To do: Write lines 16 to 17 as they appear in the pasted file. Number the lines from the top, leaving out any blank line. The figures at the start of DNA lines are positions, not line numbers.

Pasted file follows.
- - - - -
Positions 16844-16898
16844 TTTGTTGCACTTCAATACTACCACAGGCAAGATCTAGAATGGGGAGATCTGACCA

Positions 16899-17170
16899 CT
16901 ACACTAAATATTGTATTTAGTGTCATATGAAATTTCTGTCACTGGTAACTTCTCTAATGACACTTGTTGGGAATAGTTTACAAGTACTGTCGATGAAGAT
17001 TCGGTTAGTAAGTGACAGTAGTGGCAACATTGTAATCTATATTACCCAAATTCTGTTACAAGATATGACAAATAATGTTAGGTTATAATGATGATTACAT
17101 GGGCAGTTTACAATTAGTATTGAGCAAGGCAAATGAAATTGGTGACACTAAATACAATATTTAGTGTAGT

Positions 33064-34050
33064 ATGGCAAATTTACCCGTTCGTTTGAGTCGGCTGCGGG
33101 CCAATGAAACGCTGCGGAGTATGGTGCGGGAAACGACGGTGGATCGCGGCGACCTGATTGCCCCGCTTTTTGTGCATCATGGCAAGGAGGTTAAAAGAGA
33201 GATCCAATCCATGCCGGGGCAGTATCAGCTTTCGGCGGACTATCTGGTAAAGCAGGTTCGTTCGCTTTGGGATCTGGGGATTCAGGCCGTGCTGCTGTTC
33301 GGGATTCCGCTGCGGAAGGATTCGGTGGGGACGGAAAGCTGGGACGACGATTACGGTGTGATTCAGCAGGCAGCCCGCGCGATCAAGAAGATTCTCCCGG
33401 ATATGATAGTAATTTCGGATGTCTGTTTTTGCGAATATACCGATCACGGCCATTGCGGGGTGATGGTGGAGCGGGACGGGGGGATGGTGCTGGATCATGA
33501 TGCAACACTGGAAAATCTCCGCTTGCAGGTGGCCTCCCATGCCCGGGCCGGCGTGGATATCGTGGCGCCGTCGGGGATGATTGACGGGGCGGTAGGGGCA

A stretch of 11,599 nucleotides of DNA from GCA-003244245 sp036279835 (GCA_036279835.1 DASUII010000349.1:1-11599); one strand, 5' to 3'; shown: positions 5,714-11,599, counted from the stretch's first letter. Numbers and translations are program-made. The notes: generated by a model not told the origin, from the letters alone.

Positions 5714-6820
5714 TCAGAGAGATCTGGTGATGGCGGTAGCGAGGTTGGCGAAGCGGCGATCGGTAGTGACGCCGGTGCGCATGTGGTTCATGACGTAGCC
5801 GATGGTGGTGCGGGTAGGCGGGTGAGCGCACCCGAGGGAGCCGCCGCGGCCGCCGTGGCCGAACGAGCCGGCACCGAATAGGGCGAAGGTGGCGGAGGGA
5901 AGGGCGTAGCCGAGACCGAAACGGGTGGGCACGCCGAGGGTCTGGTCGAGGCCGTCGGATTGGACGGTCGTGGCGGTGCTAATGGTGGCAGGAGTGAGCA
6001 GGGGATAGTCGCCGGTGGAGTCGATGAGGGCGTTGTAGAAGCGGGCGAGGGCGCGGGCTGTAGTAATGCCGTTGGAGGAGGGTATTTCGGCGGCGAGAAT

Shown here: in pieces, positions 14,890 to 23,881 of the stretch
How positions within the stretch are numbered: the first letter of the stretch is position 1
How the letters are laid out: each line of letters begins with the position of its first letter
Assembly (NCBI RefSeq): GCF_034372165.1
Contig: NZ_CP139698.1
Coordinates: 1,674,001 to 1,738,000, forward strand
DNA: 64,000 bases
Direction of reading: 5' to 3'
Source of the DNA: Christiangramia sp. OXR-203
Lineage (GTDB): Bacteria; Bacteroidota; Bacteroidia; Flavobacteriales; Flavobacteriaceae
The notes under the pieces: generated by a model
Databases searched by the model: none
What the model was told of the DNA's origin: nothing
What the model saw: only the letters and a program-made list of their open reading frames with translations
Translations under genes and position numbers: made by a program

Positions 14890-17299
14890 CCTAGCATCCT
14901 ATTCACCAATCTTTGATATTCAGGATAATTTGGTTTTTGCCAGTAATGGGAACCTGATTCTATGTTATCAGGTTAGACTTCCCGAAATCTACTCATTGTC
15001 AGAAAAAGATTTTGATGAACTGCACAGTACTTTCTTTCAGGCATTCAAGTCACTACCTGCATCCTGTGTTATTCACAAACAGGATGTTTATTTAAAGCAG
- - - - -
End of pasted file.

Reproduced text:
Positions 5714-6820
5714 TCAGAGAGATCTGGTGATGGCGGTAGCGAGGTTGGCGAAGCGGCGATCGGTAGTGACGCCGGTGCGCATGTGGTTCATGACGTAGCC